additions were prefixed the tract "Allgemeine und Generah-eformation der ganzen weiten Welt", a translation of Fr. Boccalini's "Dei Ragguagli di Parnasso", 1612. Beginning with the fourth edition in 1615, the third Ro.sicrucian rudiment, "Confessio der Fraternitat", was added to the "Fama". According to these, the Rosicrucian brotherhood was founded in 1408 by a German nobleman, Christian Rosenkreuz (1378-1484), formerly a monk, who while travelling through Damascus, Jerusalem, and Fez had been initiated into Arabian learning (magic), and who con- sidered an antipapal Christianity, tinged with theos- ophy, his ideal of a religion. Concerned above all else that their names should appear in the Book of Life, the brothers were to consider the making of gold as unimportant — although for the true philosophers (Occultists) this was an easy matter and a parergon. They must apply themselves zealou.sly and in the deepest secrecy to the study of Nature in her hidden forces, and to making their discoveries and inventions known to the order and profitable to the needs of humanity. And to further the object of the said order they must assemble annually at the "Edifice of the Holy Spirit", the secret head-quarters of the order, cure the sick gratuitously, and whilst each one procured himself a successor they must provide for the continuance of their order. Free from illness and pain, these "Invisibles", as they were called in the vernacular, were supposed to be yearning for the time when the Church should be "purified".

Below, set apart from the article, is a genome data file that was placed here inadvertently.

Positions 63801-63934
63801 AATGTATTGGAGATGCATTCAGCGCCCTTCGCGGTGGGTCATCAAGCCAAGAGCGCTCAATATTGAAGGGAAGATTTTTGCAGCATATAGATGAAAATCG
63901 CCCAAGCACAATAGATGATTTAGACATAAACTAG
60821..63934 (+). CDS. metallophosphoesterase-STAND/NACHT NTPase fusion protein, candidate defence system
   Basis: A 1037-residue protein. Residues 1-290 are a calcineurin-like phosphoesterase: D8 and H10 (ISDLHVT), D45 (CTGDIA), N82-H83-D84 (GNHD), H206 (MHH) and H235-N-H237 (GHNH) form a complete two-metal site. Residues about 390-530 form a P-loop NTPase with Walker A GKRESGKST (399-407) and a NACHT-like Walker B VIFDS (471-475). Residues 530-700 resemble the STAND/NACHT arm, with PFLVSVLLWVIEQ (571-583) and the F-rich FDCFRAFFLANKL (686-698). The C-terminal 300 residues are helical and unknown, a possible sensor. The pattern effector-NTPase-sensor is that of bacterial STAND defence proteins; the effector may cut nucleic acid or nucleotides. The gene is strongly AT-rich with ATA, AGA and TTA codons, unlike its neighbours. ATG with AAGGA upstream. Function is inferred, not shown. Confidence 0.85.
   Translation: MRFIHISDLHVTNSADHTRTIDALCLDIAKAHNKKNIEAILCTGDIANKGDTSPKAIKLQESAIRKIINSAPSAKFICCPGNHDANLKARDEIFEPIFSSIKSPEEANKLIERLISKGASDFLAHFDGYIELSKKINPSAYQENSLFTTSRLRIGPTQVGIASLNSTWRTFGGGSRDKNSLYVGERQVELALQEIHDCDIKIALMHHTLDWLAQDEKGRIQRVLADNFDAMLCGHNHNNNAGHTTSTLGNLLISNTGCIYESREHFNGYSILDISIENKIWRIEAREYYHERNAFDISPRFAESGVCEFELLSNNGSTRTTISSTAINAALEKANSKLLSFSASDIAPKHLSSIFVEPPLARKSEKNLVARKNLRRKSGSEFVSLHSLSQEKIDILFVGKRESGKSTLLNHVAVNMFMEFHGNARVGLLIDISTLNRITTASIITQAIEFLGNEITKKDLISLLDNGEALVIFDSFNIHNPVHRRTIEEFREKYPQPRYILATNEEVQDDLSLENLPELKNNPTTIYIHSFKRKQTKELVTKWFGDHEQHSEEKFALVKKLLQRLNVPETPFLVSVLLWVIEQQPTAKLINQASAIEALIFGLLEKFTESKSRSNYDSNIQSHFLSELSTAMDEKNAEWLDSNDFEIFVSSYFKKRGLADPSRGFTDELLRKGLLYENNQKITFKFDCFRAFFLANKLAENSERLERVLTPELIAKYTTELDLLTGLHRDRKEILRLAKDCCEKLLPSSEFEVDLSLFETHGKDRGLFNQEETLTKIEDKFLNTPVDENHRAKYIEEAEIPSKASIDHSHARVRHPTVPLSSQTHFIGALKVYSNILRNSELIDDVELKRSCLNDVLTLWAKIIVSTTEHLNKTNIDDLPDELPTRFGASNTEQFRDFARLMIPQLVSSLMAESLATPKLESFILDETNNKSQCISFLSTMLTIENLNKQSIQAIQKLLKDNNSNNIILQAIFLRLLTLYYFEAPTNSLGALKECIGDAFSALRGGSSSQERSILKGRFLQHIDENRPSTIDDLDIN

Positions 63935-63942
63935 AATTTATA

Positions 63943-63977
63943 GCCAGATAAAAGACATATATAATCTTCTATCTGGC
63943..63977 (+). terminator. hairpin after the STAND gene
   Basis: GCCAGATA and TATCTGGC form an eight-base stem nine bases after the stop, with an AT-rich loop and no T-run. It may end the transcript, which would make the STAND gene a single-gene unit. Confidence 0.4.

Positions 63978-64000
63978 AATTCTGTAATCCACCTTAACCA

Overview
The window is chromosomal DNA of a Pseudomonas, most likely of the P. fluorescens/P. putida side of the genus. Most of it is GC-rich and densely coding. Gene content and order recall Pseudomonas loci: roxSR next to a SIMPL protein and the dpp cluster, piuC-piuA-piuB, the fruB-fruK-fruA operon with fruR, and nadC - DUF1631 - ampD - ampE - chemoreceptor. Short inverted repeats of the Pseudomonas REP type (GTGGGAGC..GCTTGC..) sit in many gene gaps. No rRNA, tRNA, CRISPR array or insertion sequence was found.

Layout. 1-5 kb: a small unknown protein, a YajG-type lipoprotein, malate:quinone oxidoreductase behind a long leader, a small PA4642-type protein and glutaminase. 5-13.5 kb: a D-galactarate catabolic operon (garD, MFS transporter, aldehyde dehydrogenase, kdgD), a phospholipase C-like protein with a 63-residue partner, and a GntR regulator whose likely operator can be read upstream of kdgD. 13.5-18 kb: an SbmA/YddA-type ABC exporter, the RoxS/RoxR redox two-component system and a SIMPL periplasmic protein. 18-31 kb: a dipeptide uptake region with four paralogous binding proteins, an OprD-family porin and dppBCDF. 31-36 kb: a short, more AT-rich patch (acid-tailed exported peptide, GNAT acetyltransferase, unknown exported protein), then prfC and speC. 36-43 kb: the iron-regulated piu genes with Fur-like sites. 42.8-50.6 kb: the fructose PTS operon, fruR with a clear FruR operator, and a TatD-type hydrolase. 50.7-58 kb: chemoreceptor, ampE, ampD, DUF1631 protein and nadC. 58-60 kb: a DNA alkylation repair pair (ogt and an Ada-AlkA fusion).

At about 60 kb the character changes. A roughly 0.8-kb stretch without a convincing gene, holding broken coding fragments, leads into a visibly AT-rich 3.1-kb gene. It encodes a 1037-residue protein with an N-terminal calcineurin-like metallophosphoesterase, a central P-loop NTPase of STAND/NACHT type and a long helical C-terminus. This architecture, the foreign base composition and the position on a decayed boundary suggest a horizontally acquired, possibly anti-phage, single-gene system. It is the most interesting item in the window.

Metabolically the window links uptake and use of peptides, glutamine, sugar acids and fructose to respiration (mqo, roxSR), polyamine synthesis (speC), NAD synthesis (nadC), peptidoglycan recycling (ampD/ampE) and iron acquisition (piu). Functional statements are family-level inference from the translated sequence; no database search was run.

For two hundred years, while the world never had the least suspicion of their existence, the brotherhood transmitted by the.se means the wisdom of "Father" Rosenkreuz, one hundred and twenty years after the latter's burial, until about 1604 they finally became knowTi. The "Fama", which effected this, invited "all of the scholars and rulers of Europe" openly to favour the cause, and eventually to sue for entrance into the fraternity, to which, nevertheless, only chosen souls would be admitted. The morbid pro- pensity of the age for esoterism, magic, and confed- eracies caused the "Fama" to raise a feverish excite- ment in men's minds, expressed in a flood of wTitings for and against the brotherhood, and in passionate efforts to win admission to the order, or at least to discover who were its members. All of these endeav- ours, even by scholars of real repute like Descartes and Leibniz, were without results. From the mani- festly fabulous and impossible "History" of the brotherhood, it was apparent that it depended upon a "mystification". This mj'stification was directly ex- plained by an investigation of the author, who appears unquestionably to have been the Lutheran theologian of Wurtemberg, John Valentin Andrea (1586-1654). According to his own admission, Andrea composed in 1602 or 1603 the Rosicrucian book, "Chymische Hochzeit Christiani Rosenkreuz 1459", which ap- peared in 1616. This book, called by .\ndrea himself a youthful literary trifle in which^ he intended to ridicule the mania of the times for occult marvels (Life, p. 10), bears the closest intrinsic relation to the "Fama", which, in the light of this, is undoubtedly a later work of Andrea's or at leiist of one of the circle of friends inspired by him. Alchemistic occultism is mocked at in these works and in the "General- Reformation", the follies of the then untimely re- formers of the world are openly ridiculed. The fantas- tic form of the tracts is borrowed from contemporary romances of knighthood and travel. The "Rosy Cross" was chosen for the symbol of the order because, first, the rose and cross were ancient symbols of occult- ism and, secondly, occur in the family arms of Andrea. It recalls Luther's motto: "Des Christen Herz auf Rosen geht, wenn's mitten unter'm Kreuze steht" (Hossbach, 121). As a result of his satirically meant but seriously accepted works, which soon gave rise to occult humisuggery (opposed by him) in new Rosi-